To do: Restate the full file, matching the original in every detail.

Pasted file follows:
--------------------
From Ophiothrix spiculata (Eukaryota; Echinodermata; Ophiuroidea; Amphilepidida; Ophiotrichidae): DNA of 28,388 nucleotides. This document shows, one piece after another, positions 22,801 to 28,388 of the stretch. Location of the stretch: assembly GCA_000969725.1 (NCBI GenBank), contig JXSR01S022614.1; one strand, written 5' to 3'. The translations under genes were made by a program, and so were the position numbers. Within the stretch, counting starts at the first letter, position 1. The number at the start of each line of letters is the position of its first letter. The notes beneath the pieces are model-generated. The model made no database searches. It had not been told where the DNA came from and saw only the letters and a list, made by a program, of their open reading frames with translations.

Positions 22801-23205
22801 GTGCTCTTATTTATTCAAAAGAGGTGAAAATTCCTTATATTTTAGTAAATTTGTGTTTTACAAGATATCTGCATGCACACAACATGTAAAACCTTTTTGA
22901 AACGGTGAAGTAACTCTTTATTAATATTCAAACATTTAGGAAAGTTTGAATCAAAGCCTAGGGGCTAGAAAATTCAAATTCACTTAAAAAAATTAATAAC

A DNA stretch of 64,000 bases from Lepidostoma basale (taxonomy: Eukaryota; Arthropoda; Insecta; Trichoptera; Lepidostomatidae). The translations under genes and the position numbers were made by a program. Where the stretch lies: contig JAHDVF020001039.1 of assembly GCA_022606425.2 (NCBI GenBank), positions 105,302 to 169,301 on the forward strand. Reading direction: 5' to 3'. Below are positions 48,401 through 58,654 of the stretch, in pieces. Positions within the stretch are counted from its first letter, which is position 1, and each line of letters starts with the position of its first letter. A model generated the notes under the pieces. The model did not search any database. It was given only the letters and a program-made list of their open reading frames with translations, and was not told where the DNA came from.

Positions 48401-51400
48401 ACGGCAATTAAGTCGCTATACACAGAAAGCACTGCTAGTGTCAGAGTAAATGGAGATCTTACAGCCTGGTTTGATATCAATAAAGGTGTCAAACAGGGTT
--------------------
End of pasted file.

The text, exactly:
From Ophiothrix spiculata (Eukaryota; Echinodermata; Ophiuroidea; Amphilepidida; Ophiotrichidae): DNA of 28,388 nucleotides. This document shows, one piece after another, positions 22,801 to 28,388 of the stretch. Location of the stretch: assembly GCA_000969725.1 (NCBI GenBank), contig JXSR01S022614.1; one strand, written 5' to 3'. The translations under genes were made by a program, and so were the position numbers. Within the stretch, counting starts at the first letter, position 1. The number at the start of each line of letters is the position of its first letter. The notes beneath the pieces are model-generated. The model made no database searches. It had not been told where the DNA came from and saw only the letters and a list, made by a program, of their open reading frames with translations.

Positions 22801-23205
22801 GTGCTCTTATTTATTCAAAAGAGGTGAAAATTCCTTATATTTTAGTAAATTTGTGTTTTACAAGATATCTGCATGCACACAACATGTAAAACCTTTTTGA
22901 AACGGTGAAGTAACTCTTTATTAATATTCAAACATTTAGGAAAGTTTGAATCAAAGCCTAGGGGCTAGAAAATTCAAATTCACTTAAAAAAATTAATAAC

A DNA stretch of 64,000 bases from Lepidostoma basale (taxonomy: Eukaryota; Arthropoda; Insecta; Trichoptera; Lepidostomatidae). The translations under genes and the position numbers were made by a program. Where the stretch lies: contig JAHDVF020001039.1 of assembly GCA_022606425.2 (NCBI GenBank), positions 105,302 to 169,301 on the forward strand. Reading direction: 5' to 3'. Below are positions 48,401 through 58,654 of the stretch, in pieces. Positions within the stretch are counted from its first letter, which is position 1, and each line of letters starts with the position of its first letter. A model generated the notes under the pieces. The model did not search any database. It was given only the letters and a program-made list of their open reading frames with translations, and was not told where the DNA came from.

Positions 48401-51400
48401 ACGGCAATTAAGTCGCTATACACAGAAAGCACTGCTAGTGTCAGAGTAAATGGAGATCTTACAGCCTGGTTTGATATCAATAAAGGTGTCAAACAGGGTT